binfmt_misc is a capability of the Linux kernel which allows arbitrary executable file formats to be recognized and passed to certain user space applications, such as emulators and virtual machines. It is one of a number of binary format handlers in the kernel that are involved in preparing a user-space program to run.
The executable formats are registered through the special purpose file system
binfmt_misc file-system interface (usually mounted under part of /proc). This is either done directly by sending special sequences to the
register procfs file or using a wrapper like Debian-based distributions binfmt-support package or systemd's
register file contains lines which define executable types to be handled. Each line is of the form:
nameis the name of the binary format.
- If it is
E, the executable file format is identified by its filename extension:
magicis the file extension to be associated with the binary format;
- If it is
M, the format is identified by
magicnumber at an absolute
0) in the file and
maskis a bitmask (defaults to all
0xFF) indicating which bits in the number are significant.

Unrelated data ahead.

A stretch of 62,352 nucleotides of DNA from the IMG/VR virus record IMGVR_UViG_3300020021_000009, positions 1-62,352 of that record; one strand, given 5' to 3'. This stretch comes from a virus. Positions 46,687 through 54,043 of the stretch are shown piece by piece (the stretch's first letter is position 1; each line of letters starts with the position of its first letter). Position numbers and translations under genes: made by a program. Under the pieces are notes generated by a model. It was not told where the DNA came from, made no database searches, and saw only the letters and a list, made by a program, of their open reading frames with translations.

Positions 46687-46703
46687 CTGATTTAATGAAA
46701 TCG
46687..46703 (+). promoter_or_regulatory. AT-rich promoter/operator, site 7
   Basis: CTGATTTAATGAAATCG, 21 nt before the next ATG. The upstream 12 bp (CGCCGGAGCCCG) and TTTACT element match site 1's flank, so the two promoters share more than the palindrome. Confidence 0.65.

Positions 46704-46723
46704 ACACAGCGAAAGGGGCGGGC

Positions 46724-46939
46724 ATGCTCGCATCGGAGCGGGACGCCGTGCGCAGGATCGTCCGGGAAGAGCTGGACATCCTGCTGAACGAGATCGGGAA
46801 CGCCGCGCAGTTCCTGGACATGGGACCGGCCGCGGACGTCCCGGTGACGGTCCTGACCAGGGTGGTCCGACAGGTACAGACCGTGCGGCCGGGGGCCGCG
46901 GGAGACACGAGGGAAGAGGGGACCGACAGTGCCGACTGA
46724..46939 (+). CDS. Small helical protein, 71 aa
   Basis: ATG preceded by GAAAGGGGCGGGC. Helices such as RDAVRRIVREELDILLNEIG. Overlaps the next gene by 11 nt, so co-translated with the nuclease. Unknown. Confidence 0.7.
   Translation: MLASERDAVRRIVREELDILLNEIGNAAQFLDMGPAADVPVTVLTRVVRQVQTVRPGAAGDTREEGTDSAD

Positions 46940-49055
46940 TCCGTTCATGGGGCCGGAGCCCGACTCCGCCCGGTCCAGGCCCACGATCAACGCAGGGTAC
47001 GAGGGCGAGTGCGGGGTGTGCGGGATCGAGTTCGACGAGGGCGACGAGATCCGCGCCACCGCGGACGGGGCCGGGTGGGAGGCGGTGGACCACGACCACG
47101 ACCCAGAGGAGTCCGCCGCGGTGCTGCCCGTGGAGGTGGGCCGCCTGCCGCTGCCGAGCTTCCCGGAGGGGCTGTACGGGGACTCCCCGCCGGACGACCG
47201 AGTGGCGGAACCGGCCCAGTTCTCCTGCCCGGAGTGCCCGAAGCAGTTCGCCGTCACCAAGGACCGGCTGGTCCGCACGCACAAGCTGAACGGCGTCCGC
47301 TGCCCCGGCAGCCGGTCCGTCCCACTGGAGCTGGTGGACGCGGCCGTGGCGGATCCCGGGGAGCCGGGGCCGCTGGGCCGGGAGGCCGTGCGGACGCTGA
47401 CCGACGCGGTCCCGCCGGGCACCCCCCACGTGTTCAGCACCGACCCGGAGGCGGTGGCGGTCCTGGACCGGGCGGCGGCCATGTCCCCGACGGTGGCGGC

- If it is
interpreteris a program that is to be run with the matching file as an argument.
flags(optional) is a string of letters, each controlling a certain aspect of
Pto preserve the original program name typed by user in command line — by adding that name to
interpreterhas to be aware of this so it can correctly pass that additional parameter to the interpreted program as its
Oto open the program file and pass its file descriptor to the
interpreterso it could read an otherwise unreadable file (for which the user does not have the "Read" permission).
Cto determine new process credentials based on program file rather than
interpreterfile (see setuid); implies
Fto make the kernel open the binary at configuration time instead of lazily at startup time, so that it is available inside other mount namespaces and chroots as well.
Each format has a corresponding file entry in the
/proc/sys/fs/binfmt_misc directory which can be read to get information about a given file format.
Another common usage is to execute PE executables (compiled for MS-DOS or Microsoft Windows) through Wine. For example, the following line will run DOS and Windows EXE files (identified by the "MZ" type code) using Wine:
binfmt_misc can be used for Go as a scripting language..
- Guide:Running Mono Applications
- Official QEMU mirror, QEMU, 2019-01-26, retrieved 2019-01-27
- Using Go as a scripting language in Linux, Cloudflare, 2018-02-20, retrieved 2019-05-05